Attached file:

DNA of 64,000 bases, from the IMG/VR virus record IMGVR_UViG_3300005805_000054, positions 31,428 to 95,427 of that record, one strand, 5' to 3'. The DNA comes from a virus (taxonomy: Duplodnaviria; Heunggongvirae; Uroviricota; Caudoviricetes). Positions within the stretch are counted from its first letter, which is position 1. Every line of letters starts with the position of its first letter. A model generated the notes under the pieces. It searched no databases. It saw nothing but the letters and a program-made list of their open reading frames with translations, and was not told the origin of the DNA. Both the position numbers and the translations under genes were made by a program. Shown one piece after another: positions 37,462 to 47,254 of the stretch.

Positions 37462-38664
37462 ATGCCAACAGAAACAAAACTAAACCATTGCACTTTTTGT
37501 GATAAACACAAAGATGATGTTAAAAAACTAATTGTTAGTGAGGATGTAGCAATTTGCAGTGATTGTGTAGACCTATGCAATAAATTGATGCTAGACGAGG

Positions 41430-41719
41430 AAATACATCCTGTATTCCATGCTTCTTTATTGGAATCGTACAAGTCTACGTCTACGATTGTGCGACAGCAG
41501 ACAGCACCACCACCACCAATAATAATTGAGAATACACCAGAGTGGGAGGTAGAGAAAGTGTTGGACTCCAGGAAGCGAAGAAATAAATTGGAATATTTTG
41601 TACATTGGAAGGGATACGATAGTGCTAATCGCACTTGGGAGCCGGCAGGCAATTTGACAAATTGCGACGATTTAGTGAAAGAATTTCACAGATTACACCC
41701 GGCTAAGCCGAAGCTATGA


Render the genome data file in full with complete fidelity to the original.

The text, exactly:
DNA of 64,000 bases, from the IMG/VR virus record IMGVR_UViG_3300005805_000054, positions 31,428 to 95,427 of that record, one strand, 5' to 3'. The DNA comes from a virus (taxonomy: Duplodnaviria; Heunggongvirae; Uroviricota; Caudoviricetes). Positions within the stretch are counted from its first letter, which is position 1. Every line of letters starts with the position of its first letter. A model generated the notes under the pieces. It searched no databases. It saw nothing but the letters and a program-made list of their open reading frames with translations, and was not told the origin of the DNA. Both the position numbers and the translations under genes were made by a program. Shown one piece after another: positions 37,462 to 47,254 of the stretch.

Positions 37462-38664
37462 ATGCCAACAGAAACAAAACTAAACCATTGCACTTTTTGT
37501 GATAAACACAAAGATGATGTTAAAAAACTAATTGTTAGTGAGGATGTAGCAATTTGCAGTGATTGTGTAGACCTATGCAATAAATTGATGCTAGACGAGG

Positions 41430-41719
41430 AAATACATCCTGTATTCCATGCTTCTTTATTGGAATCGTACAAGTCTACGTCTACGATTGTGCGACAGCAG
41501 ACAGCACCACCACCACCAATAATAATTGAGAATACACCAGAGTGGGAGGTAGAGAAAGTGTTGGACTCCAGGAAGCGAAGAAATAAATTGGAATATTTTG
41601 TACATTGGAAGGGATACGATAGTGCTAATCGCACTTGGGAGCCGGCAGGCAATTTGACAAATTGCGACGATTTAGTGAAAGAATTTCACAGATTACACCC
41701 GGCTAAGCCGAAGCTATGA